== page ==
Multiethnic Epigenetic Study: Smoking's Impact Across Racial and Ethnic Groups

March 12, 2024

Researchers from the University of Hawaiʻi Cancer Center collaborated on a study recently that sheds light on the complex links between smoking habits, epigenetics (the factors beyond DNA sequence that impact gene activity), and the risk of smoking-related diseases, such as lung cancer.

The study was published in the American Journal of Human Genetics.

In Hawaiʻi, lung cancer stands as the second most prevalent cancer and the leading cause of cancer-related mortality in both men and women. It is crucial to grasp the intricate effects of tobacco exposure on health, particularly considering its diverse impacts on different demographic segments.

The study investigated epigenetic signatures associated with smoking dose in six distinct racial and ethnic groups: African Americans, Chinese, Japanese Americans, Latinos, Native Hawaiians, and whites; and found that smoking dose was associated with changes in DNA methylation, a process where small chemical tags are added to the DNA molecule, at sites across the genome.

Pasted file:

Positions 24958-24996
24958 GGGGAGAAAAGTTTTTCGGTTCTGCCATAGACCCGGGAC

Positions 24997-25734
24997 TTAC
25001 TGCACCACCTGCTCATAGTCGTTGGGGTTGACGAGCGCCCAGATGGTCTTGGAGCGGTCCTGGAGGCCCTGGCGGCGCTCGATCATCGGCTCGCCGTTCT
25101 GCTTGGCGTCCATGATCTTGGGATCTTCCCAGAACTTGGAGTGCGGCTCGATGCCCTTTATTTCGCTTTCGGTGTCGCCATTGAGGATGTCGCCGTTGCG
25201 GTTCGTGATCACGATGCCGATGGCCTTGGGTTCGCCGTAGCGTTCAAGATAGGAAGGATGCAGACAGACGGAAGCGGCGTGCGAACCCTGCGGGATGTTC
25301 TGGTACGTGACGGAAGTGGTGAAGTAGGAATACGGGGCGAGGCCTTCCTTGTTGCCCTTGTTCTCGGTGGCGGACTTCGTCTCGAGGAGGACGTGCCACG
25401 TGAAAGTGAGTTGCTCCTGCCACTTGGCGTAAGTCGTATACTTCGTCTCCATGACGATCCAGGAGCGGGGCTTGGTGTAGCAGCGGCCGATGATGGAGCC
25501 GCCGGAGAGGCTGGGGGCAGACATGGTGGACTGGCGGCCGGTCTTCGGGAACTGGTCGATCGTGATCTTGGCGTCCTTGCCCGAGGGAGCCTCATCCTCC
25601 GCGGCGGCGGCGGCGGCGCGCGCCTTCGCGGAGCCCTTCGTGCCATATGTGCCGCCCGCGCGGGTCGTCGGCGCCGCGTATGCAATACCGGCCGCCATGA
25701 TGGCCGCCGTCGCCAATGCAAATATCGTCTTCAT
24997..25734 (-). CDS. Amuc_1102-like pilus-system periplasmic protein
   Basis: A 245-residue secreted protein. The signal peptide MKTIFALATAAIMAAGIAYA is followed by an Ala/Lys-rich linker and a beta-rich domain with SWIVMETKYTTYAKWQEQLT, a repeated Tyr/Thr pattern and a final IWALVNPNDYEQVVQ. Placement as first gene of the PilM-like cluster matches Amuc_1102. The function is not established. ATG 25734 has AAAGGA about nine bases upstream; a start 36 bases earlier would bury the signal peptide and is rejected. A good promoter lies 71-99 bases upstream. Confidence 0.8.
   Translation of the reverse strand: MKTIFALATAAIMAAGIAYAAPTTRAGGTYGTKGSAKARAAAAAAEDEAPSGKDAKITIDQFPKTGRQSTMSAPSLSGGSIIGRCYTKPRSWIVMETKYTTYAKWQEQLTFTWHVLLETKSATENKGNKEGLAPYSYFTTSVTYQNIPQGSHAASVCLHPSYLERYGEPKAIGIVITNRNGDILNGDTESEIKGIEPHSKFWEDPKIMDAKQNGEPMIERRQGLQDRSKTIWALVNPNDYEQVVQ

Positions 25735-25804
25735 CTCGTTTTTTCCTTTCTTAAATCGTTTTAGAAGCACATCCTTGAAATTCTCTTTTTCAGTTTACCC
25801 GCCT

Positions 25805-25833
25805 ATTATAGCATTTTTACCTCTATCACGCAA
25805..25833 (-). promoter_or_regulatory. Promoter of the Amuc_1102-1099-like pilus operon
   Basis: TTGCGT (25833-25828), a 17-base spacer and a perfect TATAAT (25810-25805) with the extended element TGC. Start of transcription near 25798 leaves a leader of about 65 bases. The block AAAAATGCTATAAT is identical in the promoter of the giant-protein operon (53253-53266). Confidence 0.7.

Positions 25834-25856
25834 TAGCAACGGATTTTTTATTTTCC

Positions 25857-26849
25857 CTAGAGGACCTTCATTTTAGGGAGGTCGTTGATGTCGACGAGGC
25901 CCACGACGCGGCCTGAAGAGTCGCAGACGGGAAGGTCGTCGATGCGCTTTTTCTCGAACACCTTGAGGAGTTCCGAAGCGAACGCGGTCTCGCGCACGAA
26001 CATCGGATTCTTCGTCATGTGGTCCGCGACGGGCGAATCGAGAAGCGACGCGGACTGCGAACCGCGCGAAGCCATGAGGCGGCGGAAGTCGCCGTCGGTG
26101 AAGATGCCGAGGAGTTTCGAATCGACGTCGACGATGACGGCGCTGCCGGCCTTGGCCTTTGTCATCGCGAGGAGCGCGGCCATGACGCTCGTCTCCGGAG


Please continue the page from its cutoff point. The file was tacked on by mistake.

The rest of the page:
“This study is of particular importance as it may help to improve our understanding of mechanisms that contribute to the observed racial and ethnic differences in risk of smoking-related diseases,” said UH Cancer Center researcher Lani Park, senior author of the paper.

The study included participants from three large prospective cohort studies: the Multiethnic Cohort Study (MEC) based at the UH Cancer Center, the Singapore Chinese Health Study (SCHS), and the Southern Community Cohort Study (SCCS). It also accounted for both internal (measured from a urinary biomarker) and self-reported measures of smoking dose, providing a comprehensive understanding of the complex interplay between tobacco exposure and epigenetics.

Disparities revealed in specific ethnic groups

They found that many epigenetic signatures due to the internal nicotine dose are consistent across race and ethnicity. However, there were two sites where the methylation differed across race and ethnicity. One site was only associated with African Americans, while the other had a stronger association with Latinos.

These findings represent a significant step in understanding the molecular structure of smoking-related diseases and underscore the importance of tailored interventions to address health disparities across diverse populations.